Experiencing Interruptions?

The Flock

Every summer 600,000 North Atlantic puffins nest on an island reserve off the coast of Witless Bay, Newfoundland. For the people of Witless, the Puffin is a symbol of their identity and a major economic draw fueled by tourism. But, as the local economy changes into a development hotbed a startling number of dead pufflings are found scattered across town. For many residents, the correlation is clear, but with no easy solutions the town becomes divided on what to do about it.

  • Beryl Shereshewsky
  • Philip Robibero
  • Adam Wolffbrandt
    Director of Photography
  • Ingela Travers-Hayward
    Senior Producer
  • Sadie Bass
    Executive Producer
  • Alexandra Straim
  • Ben Kruse
    Sound Editor
  • Justin Matley
    Re-Recording Mixer
  • Wayne Maloney
    Drone Operator
  • A.C. Hunter Library
    Special Thanks
  • Project Type:
    Documentary, Short
  • Runtime:
    27 minutes 14 seconds
  • Completion Date:
    May 10, 2019
  • Country of Origin:
    United States
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  • Language:
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  • First-time Filmmaker:
  • Student Project:
Director Biography - Beryl Shereshewsky, Philip Robibero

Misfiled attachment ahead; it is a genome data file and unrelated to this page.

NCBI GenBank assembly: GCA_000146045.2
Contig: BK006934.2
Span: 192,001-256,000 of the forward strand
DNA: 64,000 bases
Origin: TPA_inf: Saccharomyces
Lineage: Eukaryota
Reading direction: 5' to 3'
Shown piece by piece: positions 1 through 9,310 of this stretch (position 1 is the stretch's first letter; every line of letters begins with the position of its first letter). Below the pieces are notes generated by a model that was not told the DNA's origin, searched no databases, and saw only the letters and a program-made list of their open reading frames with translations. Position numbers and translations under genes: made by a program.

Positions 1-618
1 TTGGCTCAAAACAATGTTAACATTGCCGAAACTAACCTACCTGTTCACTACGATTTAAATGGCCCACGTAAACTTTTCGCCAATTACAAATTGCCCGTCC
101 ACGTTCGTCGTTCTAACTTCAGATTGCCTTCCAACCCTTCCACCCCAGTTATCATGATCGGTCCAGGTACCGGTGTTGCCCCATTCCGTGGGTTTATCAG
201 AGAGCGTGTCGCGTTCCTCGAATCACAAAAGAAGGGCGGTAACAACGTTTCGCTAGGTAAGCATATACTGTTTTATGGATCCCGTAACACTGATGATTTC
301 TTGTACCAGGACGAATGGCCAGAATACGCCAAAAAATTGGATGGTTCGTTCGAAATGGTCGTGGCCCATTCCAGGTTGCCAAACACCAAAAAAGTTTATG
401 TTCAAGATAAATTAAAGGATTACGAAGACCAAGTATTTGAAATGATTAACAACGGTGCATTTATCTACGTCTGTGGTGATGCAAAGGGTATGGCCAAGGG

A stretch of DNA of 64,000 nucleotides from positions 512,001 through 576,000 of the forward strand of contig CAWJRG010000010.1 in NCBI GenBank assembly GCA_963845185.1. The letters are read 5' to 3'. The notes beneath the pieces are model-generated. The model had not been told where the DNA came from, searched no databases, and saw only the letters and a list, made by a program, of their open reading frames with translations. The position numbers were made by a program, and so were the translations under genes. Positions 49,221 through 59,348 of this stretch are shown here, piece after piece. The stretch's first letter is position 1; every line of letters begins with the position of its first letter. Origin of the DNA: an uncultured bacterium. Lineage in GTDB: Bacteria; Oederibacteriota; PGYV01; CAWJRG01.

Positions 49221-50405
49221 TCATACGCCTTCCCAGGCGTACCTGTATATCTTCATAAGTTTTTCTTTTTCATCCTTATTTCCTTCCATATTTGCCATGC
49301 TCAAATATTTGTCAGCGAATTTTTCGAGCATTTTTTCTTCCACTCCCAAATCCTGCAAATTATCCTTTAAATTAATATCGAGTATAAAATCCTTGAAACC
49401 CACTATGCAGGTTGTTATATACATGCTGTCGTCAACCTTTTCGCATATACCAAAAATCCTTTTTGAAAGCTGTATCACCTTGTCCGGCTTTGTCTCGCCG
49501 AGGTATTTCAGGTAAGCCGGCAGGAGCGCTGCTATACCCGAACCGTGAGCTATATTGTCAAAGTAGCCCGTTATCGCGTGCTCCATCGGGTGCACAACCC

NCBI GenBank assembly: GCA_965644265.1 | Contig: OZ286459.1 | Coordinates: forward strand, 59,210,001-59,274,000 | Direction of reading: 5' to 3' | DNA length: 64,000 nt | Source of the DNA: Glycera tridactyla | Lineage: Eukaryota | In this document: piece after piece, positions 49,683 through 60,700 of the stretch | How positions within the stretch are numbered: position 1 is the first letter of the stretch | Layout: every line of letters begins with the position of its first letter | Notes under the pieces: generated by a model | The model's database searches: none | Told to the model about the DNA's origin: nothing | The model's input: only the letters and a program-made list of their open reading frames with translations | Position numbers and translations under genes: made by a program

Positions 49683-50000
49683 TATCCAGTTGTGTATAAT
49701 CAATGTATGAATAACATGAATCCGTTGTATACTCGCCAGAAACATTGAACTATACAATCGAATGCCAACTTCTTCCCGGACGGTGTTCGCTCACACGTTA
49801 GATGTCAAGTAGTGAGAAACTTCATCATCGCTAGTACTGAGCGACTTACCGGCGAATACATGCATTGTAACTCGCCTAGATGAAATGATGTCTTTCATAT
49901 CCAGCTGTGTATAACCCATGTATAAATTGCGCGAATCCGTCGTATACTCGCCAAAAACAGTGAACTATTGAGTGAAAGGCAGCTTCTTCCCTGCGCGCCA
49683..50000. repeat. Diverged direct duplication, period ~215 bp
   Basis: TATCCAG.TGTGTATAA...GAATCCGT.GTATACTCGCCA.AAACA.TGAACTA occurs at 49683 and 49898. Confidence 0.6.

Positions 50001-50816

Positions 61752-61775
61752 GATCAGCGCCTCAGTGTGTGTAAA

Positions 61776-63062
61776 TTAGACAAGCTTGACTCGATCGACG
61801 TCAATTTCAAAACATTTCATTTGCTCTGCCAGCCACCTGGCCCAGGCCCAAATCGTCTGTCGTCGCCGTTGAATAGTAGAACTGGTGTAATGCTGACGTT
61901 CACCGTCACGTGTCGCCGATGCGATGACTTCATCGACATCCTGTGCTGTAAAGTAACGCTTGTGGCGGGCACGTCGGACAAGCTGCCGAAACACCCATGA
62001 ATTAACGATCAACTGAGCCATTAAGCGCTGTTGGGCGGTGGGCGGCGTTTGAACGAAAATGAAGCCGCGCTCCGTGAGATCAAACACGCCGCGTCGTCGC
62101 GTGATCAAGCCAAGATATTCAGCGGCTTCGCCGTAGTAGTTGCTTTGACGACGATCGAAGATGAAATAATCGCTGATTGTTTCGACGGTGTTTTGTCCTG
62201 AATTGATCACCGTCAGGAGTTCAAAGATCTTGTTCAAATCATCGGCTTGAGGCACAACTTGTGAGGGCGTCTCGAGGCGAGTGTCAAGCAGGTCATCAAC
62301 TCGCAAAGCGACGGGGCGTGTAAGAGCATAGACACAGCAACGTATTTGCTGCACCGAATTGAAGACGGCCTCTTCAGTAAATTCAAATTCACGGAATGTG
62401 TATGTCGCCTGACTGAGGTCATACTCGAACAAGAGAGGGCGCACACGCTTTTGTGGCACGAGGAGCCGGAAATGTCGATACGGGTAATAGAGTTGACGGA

This is Beryl Shereshewsky and Philip Robibero’s first short-form documentary together. They are both producers at Great Big Story. Together their work has been nominated for two Emmys and won a Vimeo staff pick.

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Director Statement

When we began this project, the story was simple: A German expat settles in a small town and builds a community of volunteers to save stranded pufflings. The organization was aptly called Puffin Patrol, and the story was going to be just as light hearted. As we continued researching the story, we found that Witless Bay was in the midst of a controversial development plan that wedged the Puffin colony in between a bitterly divided town.

What started off as simple turned into a complicated and sprawling story, which needed to be told with nuance and respect. For us, this was an opportunity to push ourselves as documentarians.

Along with our Director of Photography, Adam Wolffbrandt, we shot the documentary over the course of a week in August of 2018. The production was a nonstop cycle of sleepless nights, patrolling with volunteers to early mornings to film the Puffin releases. To make matters worse, we missed the high season by a few days. Before we arrived Puffin Patrol was rescuing over 100 pufflings a night, but by the time we got there they were averaging less than one per day.

The human subjects also revealed their own set of headaches and opportunities. With clashing agendas, we found ourselves unsure of who to trust and who was on the right side of history. In four words: the production was unpredictable.

But this unpredictability inspired us to produce the documentary in similar fashion. We wanted to surprise the audience by playing with their expectations—to get a sense of the similar whiplash we experienced while shooting it. Ultimately, what we hope people take away from this film would be the ability to look at both sides of a complex argument and form their own conclusions about this story.